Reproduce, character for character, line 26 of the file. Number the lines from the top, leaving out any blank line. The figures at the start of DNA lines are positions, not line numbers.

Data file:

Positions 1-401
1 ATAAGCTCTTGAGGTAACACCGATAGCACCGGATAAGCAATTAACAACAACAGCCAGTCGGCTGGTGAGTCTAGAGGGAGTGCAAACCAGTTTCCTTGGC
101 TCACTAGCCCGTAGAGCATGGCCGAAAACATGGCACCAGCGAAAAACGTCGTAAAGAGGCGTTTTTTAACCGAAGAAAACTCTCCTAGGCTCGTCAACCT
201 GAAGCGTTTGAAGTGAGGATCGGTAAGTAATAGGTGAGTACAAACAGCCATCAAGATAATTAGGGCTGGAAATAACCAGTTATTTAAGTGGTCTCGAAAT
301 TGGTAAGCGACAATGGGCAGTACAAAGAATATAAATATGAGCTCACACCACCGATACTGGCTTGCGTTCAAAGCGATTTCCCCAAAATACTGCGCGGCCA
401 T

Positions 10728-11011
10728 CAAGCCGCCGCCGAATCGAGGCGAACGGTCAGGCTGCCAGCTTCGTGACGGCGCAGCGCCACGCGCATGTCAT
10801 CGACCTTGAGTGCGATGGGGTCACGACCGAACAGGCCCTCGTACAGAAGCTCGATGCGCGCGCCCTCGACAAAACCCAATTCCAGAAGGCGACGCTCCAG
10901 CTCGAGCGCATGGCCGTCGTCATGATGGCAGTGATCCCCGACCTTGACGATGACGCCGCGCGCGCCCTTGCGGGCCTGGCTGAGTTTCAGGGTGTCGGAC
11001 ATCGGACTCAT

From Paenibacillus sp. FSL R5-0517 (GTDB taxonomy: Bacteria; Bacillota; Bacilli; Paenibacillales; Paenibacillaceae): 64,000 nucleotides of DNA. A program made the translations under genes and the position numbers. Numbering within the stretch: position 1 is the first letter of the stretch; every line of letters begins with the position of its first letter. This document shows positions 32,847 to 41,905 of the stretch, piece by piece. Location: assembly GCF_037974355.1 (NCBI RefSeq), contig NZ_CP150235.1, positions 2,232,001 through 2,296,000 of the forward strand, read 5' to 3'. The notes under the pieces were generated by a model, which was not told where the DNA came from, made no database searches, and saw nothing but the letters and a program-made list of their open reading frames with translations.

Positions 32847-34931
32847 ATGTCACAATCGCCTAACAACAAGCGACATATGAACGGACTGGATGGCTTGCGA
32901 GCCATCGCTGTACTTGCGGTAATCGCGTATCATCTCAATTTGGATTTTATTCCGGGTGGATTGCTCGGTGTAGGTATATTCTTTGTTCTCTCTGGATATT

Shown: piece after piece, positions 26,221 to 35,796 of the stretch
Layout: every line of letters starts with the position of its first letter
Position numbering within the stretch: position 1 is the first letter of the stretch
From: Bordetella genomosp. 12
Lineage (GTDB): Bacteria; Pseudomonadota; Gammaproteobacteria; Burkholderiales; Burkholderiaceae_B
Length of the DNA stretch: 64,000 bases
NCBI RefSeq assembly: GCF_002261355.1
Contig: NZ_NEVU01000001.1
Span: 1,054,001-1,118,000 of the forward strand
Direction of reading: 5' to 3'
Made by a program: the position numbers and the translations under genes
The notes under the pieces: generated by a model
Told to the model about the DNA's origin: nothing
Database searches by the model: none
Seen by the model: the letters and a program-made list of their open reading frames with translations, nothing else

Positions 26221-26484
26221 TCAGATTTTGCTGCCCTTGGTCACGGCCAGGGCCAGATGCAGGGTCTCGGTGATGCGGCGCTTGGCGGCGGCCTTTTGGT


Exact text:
Made by a program: the position numbers and the translations under genes